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Old February 19th, 2005, 02:01 PM   #1
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Lighting a romatic candlelit diner?

Hello all,

The main scene for my next short takes place at a dining room table over a romantic candle lit diner. I'm trying to figure out how to light this scene in a dramatic, romantic way (there may be a bit of foul play coming up). I'm waiting for a production monitor to arrive so some of my problems may reside there. But I'd like for you to take a look at some grabs from some early test footage that I've been experimenting with and tear them apart telling me what you would do differently. For the record I shot this with an XL2 and lit with lowel lights.

http://www.birthofthecool.com/Testing/still_1.gif

http://www.birthofthecool.com/Testing/still_2.gif

http://www.birthofthecool.com/Testing/still_3.gif
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Old February 19th, 2005, 04:04 PM   #2
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Can't remember the pricing, but there's a Tiffen filter that'd look nice for that kinda thing, check their website and there's loads of example pics.. looks nice but might cost too much money to buy for one shoot. Hire maybe?
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Old February 19th, 2005, 04:43 PM   #3
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Well, I have access to quite a few filters. Do yo know what it is and what you would try to achieve with it?
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Old February 19th, 2005, 08:42 PM   #4
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Looking at still #2... my eye was drawn to the tabletop, as it's the hottest spot in the frame. (That's good if he's doing something with his hands you want the viewer drawn to). I do like that you used candles as practicles; I've seen posts here regarding rigging them with bulbs, but nothing's gonna look as "real" as, well, reality.

So much of my lighting ideas come from my still-film background, but were I lighting this, I'd stick a 6 or 8" fresnel where it would light his face off-axis from the left-of-frame side; I'd put an 11" grid about 12" away from the fresnel lens, either with a pipe & clamp rig or a separate stand. (I've posted about grids before... they're soft yet directional, and I say "11 inch grid" because I have a bunch of speedotron grids in my still strobe kit, and you don't want a too-ticght grid from that distance) I'd gel it warm if you're using daylight balance. (Lighting outlets will rent grids for various strobe & hot systems, you might want to check what stock is available to you and think about mounting if you're interested).

Tight aluminum grids are dynamite for this type of thing, as they're sort of "directional yet soft", and they're really priceless for beauty or "romance"; just a unique, sparkly quality that's hard to get elsewhere. I've also put a circle of matte acetate/myar on the "lamp" side of a grid to soften it more. If you do a china lamp or a softbox, you'll get a ton of spill, which could be OK but seems like your scene could open up & go too ambient.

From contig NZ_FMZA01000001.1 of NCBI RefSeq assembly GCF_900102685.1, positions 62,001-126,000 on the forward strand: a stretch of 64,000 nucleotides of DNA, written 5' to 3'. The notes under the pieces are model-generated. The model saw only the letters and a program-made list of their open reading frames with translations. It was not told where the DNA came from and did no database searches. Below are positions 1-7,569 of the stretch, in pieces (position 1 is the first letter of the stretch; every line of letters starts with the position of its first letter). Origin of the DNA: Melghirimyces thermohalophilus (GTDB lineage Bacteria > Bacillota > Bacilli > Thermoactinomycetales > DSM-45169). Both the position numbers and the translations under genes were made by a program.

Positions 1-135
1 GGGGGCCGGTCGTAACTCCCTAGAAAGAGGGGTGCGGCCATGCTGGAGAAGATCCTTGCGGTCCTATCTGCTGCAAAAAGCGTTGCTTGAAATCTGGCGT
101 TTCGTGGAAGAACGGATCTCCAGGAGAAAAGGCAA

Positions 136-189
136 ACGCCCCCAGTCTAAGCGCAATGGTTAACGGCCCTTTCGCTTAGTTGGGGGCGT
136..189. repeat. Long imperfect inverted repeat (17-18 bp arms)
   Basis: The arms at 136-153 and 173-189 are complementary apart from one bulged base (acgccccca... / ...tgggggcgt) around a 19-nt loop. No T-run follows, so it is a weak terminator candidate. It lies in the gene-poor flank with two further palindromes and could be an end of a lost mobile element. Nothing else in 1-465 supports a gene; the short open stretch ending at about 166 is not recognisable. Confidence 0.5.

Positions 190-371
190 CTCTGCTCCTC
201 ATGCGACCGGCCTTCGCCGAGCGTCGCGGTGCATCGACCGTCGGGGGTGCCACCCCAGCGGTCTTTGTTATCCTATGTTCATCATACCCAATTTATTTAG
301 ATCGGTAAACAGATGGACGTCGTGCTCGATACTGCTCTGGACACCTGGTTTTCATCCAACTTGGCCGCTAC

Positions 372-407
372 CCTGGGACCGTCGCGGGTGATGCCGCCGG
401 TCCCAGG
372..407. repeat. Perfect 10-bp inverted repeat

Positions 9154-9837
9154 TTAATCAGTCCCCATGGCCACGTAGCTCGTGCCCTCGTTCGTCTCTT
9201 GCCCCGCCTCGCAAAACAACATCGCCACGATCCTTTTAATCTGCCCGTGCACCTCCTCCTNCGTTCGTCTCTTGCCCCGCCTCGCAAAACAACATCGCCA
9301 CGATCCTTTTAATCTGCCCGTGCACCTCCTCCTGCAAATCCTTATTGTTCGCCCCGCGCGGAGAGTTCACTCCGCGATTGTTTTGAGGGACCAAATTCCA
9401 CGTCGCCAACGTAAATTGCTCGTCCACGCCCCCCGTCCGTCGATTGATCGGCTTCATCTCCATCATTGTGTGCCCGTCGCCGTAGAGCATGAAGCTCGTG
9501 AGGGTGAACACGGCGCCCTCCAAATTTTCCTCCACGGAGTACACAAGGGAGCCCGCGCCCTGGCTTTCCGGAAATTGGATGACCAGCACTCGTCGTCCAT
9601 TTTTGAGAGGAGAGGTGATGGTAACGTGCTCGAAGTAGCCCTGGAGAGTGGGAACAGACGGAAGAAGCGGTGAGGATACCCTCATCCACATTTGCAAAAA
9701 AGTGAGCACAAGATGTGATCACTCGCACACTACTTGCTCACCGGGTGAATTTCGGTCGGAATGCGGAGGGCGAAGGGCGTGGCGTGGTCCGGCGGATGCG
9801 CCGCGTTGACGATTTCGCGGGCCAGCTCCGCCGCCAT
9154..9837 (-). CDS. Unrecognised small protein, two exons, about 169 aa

If I were on this set with no grids, what would I do to open up the face a bit (assuming that's where the intensity/emotion of this scene comes from) and reduce my reliance on the white bounce from the tabletop? (also assuming tight budget here). I'd look for any lamp that has some "direction" to it, either a par or fresnel or a soft light with barn doors... and I'd try shooting it through some sort of box or tube, likely on a separate stand (thought then you have to aim TWO fixtures).

Picture a 12" square cardboard beverage box, with cardboard dividers placed to put 16 wine bottles in it, and the top and bottom cut out; possibly add a sheet of vellum or spun diffuser to the "lamp" side, position it away from the lamp (I'm describing something flammable y'know). Play with distances & diffusion vs. no diffusion. I know that sounds nutty, but you're essentially replicating a (pricey) deep softlight/coffin with a (pricey) fabric grid, for a few bucks. (And would I paint the thing black?? For a warm-color scene, I'd let the brown cardboard eat some of the whites/blues...)

My kids were watching that "secrets of neverland" doco the other night, and I noticed an interview with every softbox covered in fabric grids... yeah, I'm a freak for those things...

Also, for closeups... a 50 or 100 string of white xmas lights, bundled up so the lamps are all together and just off-frame? Dang, that's PRETTY as heck!
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Old February 19th, 2005, 11:36 PM   #5
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Light the candle, turn out all the other lights and look at what the candle is doing and re-create that. Soft/semi soft sources

A China Ball can be nice. You may have to skirt it to keep it off the walls.

Keep lights off the candle(s), that's always a give away, unless it's coming from overhead. Use dots, or fingers to keep your light off the candlestick.

The middle of the table is way too hot. My eye goes there and then never leaves. I think it bought a house there :~).

Couldn't see #2, the pic wouldn't load.

Get creative. Keep it simple.
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Old February 19th, 2005, 11:59 PM   #6
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Try a #1 Warm Card to make everything more golden.
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Old February 20th, 2005, 02:11 AM   #7
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I took a crack at color correcting/enhancing the third still.
http://www.glennchan.info/Proofs/dvi..._corrected.jpg
If you use Vegas I could send you a .veg, and if you don't use Vegas then you shouldn't expect similar results.

My comments:
1- The face needs a light on it. It's dark. If it's intentionally dark, then make it more dramatic by adding a back/side light or something like that.

In the corrected image, I brightened the face with a mask. But that brings out video noise.